Posted by Jeanie Croasmun on September 2, 2010 in Website

I feel an odd connection to Ellis Island, a place I’ve never been to personally. But two of my grandparents and all but one set of my great-grandparents found themselves there at one time or another.

I discovered this fact last week when two passenger lists I’d been looking for finally found me, too. I’d like to credit the discoveries to my dedication and persistence, but mostly I finally lucked out and found the right wildcards for my search.

Now, between passenger lists, naturalization records and other document trails my family created after coming to America, I’m starting to piece together my own family’s stories of immigration. Like the one about the great-grandfather who declined to accept his American citizenship because he’d given up and returned to Italy (his naturalization records are a fantastic read). Or the story that I’m still trying to understand: why my great-grandparents left their three young children in Austria-Hungary/Yugoslavia/Slovenia for nine years during World War I, while they set up house in America. 

I’m also getting a better understanding of my family’s first moments in America through the newly released Ellis Island Oral History collection at Listening to the accounts of immigrant Lawrence Meinwald, who was about the same age as my great-uncle when he first saw the Statue of Liberty in 1920, and Lillian Galetta, who, at age four, experienced an emotional reunion with her father at Ellis Island, is helping me grasp what was going through the minds of my own family when they reached American soil. Approximately 1,700 stories from immigrants are featured in this free collection, and each one offers greater insight into what it was like and what drove families to become new residents in a new world.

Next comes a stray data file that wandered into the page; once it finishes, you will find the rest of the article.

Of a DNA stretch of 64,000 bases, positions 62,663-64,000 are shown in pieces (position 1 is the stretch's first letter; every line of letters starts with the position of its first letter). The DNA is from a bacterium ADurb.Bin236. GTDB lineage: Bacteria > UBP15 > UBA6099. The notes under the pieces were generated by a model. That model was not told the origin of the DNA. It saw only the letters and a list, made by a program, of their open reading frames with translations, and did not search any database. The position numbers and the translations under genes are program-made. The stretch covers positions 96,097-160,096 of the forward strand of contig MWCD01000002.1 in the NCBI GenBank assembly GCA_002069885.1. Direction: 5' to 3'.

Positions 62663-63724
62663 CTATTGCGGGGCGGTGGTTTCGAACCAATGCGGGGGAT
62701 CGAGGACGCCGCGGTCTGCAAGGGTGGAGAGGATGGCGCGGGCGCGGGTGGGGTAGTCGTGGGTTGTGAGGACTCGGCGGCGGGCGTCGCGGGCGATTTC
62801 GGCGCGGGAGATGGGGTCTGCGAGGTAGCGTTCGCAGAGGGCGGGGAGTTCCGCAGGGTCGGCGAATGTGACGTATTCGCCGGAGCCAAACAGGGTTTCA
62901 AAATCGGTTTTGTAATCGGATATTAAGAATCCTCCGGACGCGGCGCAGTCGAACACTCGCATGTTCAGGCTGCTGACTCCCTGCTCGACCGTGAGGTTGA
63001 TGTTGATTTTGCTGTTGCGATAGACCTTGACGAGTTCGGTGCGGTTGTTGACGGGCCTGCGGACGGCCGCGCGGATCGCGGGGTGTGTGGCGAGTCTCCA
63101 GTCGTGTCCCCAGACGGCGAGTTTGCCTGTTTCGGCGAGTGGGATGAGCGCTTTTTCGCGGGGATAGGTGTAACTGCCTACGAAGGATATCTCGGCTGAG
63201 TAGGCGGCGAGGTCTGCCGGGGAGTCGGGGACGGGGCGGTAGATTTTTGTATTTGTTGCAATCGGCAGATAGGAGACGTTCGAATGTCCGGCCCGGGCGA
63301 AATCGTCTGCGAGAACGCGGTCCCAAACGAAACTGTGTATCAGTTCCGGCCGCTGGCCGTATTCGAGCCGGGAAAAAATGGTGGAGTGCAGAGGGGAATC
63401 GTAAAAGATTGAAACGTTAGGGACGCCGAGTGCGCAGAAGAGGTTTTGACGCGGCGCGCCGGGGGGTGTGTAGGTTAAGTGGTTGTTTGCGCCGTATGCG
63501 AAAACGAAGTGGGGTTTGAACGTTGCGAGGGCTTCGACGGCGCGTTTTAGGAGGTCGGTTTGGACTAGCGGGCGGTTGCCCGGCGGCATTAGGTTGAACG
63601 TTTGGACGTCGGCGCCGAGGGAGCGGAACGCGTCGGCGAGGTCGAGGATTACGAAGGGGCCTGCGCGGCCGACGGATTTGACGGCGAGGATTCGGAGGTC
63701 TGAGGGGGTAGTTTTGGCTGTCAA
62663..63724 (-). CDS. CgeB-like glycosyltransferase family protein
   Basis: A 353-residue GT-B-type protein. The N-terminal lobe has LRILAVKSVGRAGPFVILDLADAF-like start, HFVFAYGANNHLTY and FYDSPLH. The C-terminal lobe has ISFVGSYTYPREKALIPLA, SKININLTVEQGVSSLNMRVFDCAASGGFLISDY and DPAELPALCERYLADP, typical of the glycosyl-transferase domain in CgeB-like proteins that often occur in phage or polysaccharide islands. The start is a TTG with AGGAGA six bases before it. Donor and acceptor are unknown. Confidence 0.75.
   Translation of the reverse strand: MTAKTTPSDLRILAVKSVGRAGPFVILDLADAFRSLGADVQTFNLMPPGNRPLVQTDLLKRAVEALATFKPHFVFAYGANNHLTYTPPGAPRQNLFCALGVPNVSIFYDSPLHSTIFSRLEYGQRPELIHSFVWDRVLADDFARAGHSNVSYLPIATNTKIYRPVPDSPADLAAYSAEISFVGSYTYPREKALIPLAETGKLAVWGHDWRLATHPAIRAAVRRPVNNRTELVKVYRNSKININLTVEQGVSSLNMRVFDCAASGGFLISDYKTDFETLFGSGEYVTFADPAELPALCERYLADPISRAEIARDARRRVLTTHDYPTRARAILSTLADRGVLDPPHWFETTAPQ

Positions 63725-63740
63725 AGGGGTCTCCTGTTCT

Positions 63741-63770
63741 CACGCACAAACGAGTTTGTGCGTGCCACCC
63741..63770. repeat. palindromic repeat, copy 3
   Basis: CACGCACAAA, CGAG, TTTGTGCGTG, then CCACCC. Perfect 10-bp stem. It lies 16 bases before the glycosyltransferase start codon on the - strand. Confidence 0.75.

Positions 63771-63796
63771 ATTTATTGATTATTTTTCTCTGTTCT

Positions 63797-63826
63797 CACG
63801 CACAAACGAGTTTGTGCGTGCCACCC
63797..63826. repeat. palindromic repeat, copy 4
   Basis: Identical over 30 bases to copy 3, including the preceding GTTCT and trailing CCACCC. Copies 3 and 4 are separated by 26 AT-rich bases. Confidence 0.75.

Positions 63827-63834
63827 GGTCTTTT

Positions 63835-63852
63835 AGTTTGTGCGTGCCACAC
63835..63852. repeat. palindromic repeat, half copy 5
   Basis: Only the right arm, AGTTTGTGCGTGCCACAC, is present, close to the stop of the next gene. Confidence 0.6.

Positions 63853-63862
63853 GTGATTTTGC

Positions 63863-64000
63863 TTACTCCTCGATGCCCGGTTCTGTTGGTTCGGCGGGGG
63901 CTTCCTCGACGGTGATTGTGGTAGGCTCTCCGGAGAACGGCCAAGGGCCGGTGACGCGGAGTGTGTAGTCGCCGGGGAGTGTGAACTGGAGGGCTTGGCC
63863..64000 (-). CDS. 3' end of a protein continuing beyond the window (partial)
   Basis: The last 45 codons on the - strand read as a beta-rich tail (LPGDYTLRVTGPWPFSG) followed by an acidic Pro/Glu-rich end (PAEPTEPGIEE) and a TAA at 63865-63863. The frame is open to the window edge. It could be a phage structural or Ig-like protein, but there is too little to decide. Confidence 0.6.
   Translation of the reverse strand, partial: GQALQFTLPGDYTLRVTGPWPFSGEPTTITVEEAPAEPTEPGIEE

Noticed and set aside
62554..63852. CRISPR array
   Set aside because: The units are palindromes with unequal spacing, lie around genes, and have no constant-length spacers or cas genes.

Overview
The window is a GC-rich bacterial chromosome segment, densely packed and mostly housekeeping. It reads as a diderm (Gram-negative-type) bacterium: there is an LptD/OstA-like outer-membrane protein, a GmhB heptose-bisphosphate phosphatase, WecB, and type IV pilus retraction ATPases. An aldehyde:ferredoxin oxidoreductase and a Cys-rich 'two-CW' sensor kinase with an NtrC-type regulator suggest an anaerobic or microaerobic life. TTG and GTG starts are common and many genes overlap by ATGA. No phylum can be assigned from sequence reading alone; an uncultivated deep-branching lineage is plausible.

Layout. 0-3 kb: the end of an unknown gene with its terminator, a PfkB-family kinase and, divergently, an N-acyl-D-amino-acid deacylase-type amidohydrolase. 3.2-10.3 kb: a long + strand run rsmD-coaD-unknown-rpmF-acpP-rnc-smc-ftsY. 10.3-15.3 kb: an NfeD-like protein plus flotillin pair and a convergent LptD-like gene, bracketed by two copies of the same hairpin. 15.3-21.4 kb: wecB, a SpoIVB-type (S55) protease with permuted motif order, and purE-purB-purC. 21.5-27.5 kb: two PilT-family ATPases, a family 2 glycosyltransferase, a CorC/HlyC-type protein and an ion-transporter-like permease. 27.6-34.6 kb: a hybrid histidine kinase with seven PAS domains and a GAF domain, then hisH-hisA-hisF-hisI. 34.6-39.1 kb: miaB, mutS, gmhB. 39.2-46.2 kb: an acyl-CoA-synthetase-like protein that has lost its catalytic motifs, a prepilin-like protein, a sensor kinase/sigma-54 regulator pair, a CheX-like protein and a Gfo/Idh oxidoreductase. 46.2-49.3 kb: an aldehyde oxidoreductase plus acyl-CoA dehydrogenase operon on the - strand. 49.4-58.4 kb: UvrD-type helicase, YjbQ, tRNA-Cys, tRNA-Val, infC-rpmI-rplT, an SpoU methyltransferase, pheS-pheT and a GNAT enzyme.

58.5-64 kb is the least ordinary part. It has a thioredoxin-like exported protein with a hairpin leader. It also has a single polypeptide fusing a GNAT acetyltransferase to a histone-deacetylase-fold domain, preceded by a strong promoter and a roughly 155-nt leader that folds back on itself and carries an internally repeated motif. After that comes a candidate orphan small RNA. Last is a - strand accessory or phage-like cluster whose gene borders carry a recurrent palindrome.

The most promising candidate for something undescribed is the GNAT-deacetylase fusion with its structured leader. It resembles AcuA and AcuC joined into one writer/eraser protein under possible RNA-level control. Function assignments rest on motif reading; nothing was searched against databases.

Immigration-related records provide some of the most revealing details available about an immigrant ancestor’s American experience as well as the life left back home. And we’ve collected the whole batch as well as tips for searching and understanding more at Search for your own family’s journey to America or read and listen to the experiences of others. In addition to the oral histories, we’ve also added nearly 2 million new naturalization record indexes and additional Boston passenger and crew lists to the collection. Plus, through Labor Day, we’re opening our entire U.S. Immigration Collection to everyone – you can search all 170 million+ records with or without an subscription.

Hopefully you, too, will find your family’s Ellis Island – or Galveston, Baltimore, Angel Island, Philadelphia, Castle Garden, or another port entirely – connection. Let me know when you do.

Jeanie Croasmun

Jeanie Croasmun has been working at while futilely attempting to prove the horse thief story in her family history for over seven years. During that time, she learned enough about her family to determine that the story is likely a great work of fiction. But the search continues ...


  1. Jennifer Stringer

    I imagine that if I pay a lot of money, I’ll be as happy as she is. I have been waiting for to give me just one tidbit of my family history that they somehow managed to purchase and keep from me, to let me know if it is worth the money. So here it is, free weekend. I get to look up my grandparents immigration information, for free. Great opportunity. I have all of the pertinent information. Every little thing they asked for, plus the port they came in at. And lo and behold, nothing. Can’t find a thing. So,, I will keep my money and you will keep my information, and life will go on.

  2. Jennifer Re:#1

    Sometimes adding too much info to the search parameters is self-defeating – particularly if you mark everything exact.

    Try entering a bit less- like just names and year of immigration and see if that hellps.

  3. BEE

    If it’s a “foreign” surname, it often gets transcribed incorrectly – a T for an F or Y for a Z as has happened to me. A woman’s name also has to be the feminine spelling – in Polish, an a at the end instead of the “masculine” i. You also have to search for the “ethnic” name they came with, not how they or someone spelled it on the first census, or even their naturalization papers.
    If you know the name of the ship they came on, it might mean searching page by page.
    Sometimes just the first name and year they came will work if the name isn’t too common.
    I’ve done all of the above more then once!

  4. Barbara

    Jennifer Re:#1

    I’m sorry you are having such a hard time finding the records you are looking for. I think it’s a bit unfair to say Ancestry bought up all the records and is keeping them from you. Most of the records available on Ancestry are also available other places as well it is just that Ancestry makes them convenient to get to and that is why so many of us are willing to pay to subcribe.
    Have you tried the, Rootsweb, and state specific genweb sites? How about local historical societies in the areas you are interested in?